Michele Chevalley Hedge - Nutritionist


Michele is a Nutritional Medicine Practitioner and is a member of the Australian Traditional Medicine Society. Michele is one of Australia’s leading nutritionists with three international books, a radio program, Cure Cancer Ambassador, Jamie Oliver Ambassador, Mental Health Finalist for Australia 2016, and Highly Commended Practitioner of the year.  She likes to regard herself as more of a nutritional researcher, as she is often combining her clinic practice with her evidence based research. 

Pain prevention: 5 essential foods you need to introduce now

Spice up your life

Turmeric

Turmeric is the king of our antioxidant anti-inflammatory spices. In clinical studies, turmeric extracts reduced oxidative stress, inflammation, pain and swelling in inflammatory joint conditions.[1]Turmeric also shows therapeutic potential in many other chronic diseases.[2],[3]

Tip: - Turmeric is poorly absorbed so add a little to food often. It is best absorbed with black pepper.[1] Add grated turmeric to porridge, soups, casseroles, avocado, humus and whatever else takes your fancy. Try a Turmeric chai almond milk latte instead of a coffee (Bring water/milk to boil add chopped turmeric, ginger, cardamom, cloves, black pepper, cinnamon and add almond milk to taste).

Ginger

The anti-inflammatory properties of ginger have been known and valued for centuries and are now backed up by modern scientific studies.[4] Ginger works in the body in a similar way to NSAIDs.[4],[5] Ginger has been shown to be helpful in osteoarthritis[5],[6] and menstrual pain.[7] Be mindful that ginger is a blood-thinner, so caution is needed with patients taking anticoagulants.[5]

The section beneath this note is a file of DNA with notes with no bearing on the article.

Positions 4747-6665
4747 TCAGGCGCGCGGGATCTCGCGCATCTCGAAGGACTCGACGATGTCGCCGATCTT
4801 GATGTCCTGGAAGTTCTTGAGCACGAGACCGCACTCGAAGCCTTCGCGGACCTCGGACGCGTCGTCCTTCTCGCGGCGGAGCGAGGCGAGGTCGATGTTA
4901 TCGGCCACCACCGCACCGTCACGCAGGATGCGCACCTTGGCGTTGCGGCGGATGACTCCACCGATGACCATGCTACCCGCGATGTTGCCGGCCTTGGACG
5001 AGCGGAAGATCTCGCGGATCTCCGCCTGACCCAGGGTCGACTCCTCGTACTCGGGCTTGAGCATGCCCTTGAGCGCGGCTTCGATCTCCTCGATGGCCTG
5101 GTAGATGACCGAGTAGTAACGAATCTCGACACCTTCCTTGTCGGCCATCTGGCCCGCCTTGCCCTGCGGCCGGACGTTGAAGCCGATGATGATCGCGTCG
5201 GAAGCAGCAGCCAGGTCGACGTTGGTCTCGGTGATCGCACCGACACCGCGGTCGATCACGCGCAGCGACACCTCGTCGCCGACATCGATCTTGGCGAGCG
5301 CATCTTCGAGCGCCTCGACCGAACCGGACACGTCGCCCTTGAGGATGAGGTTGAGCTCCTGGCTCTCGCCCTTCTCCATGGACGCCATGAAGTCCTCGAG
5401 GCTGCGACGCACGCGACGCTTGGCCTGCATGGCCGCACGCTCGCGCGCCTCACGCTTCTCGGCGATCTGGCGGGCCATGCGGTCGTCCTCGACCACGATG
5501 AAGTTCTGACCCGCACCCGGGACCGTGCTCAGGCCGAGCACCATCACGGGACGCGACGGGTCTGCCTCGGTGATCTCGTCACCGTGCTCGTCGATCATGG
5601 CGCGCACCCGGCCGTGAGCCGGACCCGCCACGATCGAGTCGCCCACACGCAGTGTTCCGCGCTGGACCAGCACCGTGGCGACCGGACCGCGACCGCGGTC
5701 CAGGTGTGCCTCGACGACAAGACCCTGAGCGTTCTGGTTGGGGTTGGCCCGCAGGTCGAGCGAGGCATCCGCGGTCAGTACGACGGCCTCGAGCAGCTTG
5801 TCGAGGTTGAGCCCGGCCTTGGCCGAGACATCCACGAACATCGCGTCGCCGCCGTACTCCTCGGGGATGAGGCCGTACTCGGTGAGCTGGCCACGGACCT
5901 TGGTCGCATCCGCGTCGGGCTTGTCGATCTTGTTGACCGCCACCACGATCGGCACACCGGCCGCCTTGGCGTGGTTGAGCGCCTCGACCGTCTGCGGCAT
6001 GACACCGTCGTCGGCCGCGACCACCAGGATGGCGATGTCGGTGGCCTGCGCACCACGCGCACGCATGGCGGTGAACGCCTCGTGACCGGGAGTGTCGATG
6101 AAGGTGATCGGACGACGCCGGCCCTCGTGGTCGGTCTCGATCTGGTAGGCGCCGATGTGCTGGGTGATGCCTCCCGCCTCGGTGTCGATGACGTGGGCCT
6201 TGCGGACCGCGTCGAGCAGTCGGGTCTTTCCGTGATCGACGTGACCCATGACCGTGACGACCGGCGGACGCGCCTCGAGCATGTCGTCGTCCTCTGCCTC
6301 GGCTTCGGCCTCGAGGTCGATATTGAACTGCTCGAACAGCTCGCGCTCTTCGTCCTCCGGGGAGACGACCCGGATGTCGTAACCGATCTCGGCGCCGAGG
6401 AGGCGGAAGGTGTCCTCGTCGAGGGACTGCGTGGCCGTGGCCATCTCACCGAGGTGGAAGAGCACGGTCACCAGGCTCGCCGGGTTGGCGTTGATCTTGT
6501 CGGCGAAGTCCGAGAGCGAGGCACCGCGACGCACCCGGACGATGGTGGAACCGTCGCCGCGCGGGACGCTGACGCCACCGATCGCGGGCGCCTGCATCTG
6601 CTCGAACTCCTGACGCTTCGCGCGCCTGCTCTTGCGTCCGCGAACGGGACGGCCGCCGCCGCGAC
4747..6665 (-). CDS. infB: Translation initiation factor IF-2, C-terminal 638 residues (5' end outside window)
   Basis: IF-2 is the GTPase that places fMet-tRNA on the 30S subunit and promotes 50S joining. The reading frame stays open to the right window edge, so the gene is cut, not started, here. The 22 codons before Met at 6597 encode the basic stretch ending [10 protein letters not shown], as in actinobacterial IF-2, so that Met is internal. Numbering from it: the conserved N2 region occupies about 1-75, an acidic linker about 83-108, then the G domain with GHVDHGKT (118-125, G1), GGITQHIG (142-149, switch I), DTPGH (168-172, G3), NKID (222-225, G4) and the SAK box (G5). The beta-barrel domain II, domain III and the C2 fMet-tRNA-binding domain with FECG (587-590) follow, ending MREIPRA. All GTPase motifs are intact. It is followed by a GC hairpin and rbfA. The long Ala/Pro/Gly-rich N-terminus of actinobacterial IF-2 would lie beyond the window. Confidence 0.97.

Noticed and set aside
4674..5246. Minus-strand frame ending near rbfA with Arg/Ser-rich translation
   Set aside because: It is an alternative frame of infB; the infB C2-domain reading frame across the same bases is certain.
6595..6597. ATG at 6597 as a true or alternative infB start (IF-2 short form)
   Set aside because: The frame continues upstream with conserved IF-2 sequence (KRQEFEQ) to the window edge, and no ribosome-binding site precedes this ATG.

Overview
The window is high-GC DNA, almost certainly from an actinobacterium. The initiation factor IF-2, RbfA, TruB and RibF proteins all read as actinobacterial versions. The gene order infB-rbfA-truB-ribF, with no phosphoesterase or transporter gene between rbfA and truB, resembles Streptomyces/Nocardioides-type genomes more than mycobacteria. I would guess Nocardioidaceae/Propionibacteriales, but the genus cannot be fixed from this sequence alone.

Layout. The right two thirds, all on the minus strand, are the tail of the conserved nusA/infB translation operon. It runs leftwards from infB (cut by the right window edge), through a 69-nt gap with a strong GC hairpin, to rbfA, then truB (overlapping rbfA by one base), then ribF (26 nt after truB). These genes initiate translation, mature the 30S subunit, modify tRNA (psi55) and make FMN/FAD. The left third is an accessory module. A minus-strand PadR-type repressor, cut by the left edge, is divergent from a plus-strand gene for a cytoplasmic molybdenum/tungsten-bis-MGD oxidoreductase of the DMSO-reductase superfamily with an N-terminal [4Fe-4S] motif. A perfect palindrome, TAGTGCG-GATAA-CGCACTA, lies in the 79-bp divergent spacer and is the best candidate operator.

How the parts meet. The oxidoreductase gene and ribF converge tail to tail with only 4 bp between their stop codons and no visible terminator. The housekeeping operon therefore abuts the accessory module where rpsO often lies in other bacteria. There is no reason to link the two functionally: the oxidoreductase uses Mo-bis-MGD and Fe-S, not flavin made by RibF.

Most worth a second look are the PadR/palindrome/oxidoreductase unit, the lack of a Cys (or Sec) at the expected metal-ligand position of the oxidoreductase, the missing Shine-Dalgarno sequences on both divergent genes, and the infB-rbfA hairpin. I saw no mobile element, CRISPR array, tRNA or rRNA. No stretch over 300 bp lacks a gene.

Tip: - Grate a centimetre square of ginger into a tea pot or clean coffee plunger, add some slices of lemon, lime or orange. Add hot water and sip – also enjoy cold.

Tip: - Try a bit of cinnamon, another wonderful antioxidant, on porridge or in buckwheat pancakes instead of sugar to add flavour. It’s also known to help with blood sugar regulation.[8]

Omega 3 foods

Sources of Omega 3 include fish, walnuts, flaxseed (linseed), chia seeds. Choose grass-fed meats and kangaroo for a relatively higher level of omega 3 than grain-fed domesticated cattle.[9] Daily omega 3 intake is linked to reductions in inflammation,[10],[11] pain and could help to maintain cardiovascular health and have a preventative effect in other chronic diseases.2,11

Tip: - Have at least two serves of small oily fish a week, such as sardines or mackerel. Add two dessert spoons of ground flaxseed and some walnuts to muesli, porridge or smoothies for fibre, protein and omega 3s.

Celery preparations have been used extensively for several millennia as a natural therapy for acute and chronic painful or inflammatory conditions.[12] Recently, extracts from celery have been studied in the laboratory and have shown antioxidant, anti-inflammatory and neuroprotective properties.[12],[13]

Tip: Try celery and ginger juice with ice and mint for a refreshing, cooling and calming drink.

 

Teas to calm the body and the mind

Mint and fennel tea are soothing to the digestive system.[14] Add liquorice for sweetness.

Liquorice is also a great herb with anti-inflammatory effects. Use liquorice with caution if there is a history of hypertension.[15]

Chamomile helps with sleep, reduces anxiety and is also anti-inflammatory, especially to the digestive system.[16]